The art produced by this collaborative community benefits the culture as a whole, integrating these forms of entertainment and art into the more traditional mediums. The content from hitRECord doesn’t just stay on the Internet. In fact, it is has been displayed at the Sundance Film Festival twice, along with many other film festivals. They have published books and recorded albums, and—as previously mentioned—they are working on a variety TV show (Gordon-Levitt, 2013). Participatory cultures, like hitRECord, are changing the way that people collaborate by inviting ordinary people around the globe to contribute in an online space. Conversely, this type of community might raise some concerns about the quality of content being contributed. Critics like Andrew Keen argue that the Internet has become too centered on user-generated content, and that the experts will fade into the background as amateurs flood the Internet (Keen, 2006, n.p.). However, Keen’s argument fails to recognize that there will always be professionals and that amateurs offer a different perspective that can benefit the community as well.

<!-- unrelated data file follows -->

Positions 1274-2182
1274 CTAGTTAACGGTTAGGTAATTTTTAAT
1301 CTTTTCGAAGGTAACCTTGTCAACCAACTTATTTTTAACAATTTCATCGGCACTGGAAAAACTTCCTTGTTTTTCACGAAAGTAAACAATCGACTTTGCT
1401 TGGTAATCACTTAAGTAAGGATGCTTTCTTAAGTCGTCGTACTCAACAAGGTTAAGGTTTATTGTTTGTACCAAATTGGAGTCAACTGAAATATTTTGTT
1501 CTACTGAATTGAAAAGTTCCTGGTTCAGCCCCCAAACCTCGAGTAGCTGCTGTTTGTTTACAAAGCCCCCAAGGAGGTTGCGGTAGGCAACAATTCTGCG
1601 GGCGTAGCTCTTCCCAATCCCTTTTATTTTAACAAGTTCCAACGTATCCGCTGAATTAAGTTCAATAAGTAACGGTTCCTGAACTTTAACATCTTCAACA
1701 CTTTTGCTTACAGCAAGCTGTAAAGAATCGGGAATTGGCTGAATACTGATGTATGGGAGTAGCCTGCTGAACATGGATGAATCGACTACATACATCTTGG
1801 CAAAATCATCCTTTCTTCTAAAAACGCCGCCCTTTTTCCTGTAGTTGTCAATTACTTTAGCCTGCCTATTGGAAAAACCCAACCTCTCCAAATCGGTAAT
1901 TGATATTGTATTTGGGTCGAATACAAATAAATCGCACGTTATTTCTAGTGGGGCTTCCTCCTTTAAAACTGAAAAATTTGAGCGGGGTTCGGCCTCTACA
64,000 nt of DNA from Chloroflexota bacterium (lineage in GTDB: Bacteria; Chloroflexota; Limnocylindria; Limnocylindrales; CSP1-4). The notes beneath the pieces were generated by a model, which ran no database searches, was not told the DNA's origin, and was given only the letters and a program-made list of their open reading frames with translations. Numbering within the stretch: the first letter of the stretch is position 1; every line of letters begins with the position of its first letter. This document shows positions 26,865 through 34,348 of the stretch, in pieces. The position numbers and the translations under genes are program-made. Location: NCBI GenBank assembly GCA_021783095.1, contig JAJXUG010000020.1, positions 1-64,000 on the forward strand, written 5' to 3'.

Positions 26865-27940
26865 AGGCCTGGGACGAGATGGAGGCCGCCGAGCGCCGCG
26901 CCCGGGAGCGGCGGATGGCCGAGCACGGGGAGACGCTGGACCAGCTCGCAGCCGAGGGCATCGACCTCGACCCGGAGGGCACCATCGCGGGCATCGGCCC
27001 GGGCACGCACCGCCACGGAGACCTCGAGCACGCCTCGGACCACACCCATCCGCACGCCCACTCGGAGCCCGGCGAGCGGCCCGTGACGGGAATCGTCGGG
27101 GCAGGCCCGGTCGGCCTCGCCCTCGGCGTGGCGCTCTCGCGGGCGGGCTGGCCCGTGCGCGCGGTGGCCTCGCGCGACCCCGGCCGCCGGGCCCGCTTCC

HitRECord brings people all over the world together through the collaborative space of the Internet. They can respond to Regular Joe’s requests, seek inspiration in each other, and build off the works of the community. It’s a participatory culture that prospers from the contributions of others. Yet in the simplest sense, it is an experiment. It is taking something that has never done before with people who often have little or no experience in the production industry, and it is crafting new and imaginative pieces through collective creativity. This kind of community reminds all kinds of artists to be creative and to share their talents. Even if they have a small portion to contribute, it could be just what someone else needs for inspiration, or it might find a place in someone else’s work. In a society that thrives on innovation and creativity, it’s time we start asking ourselves, “Are we recording?”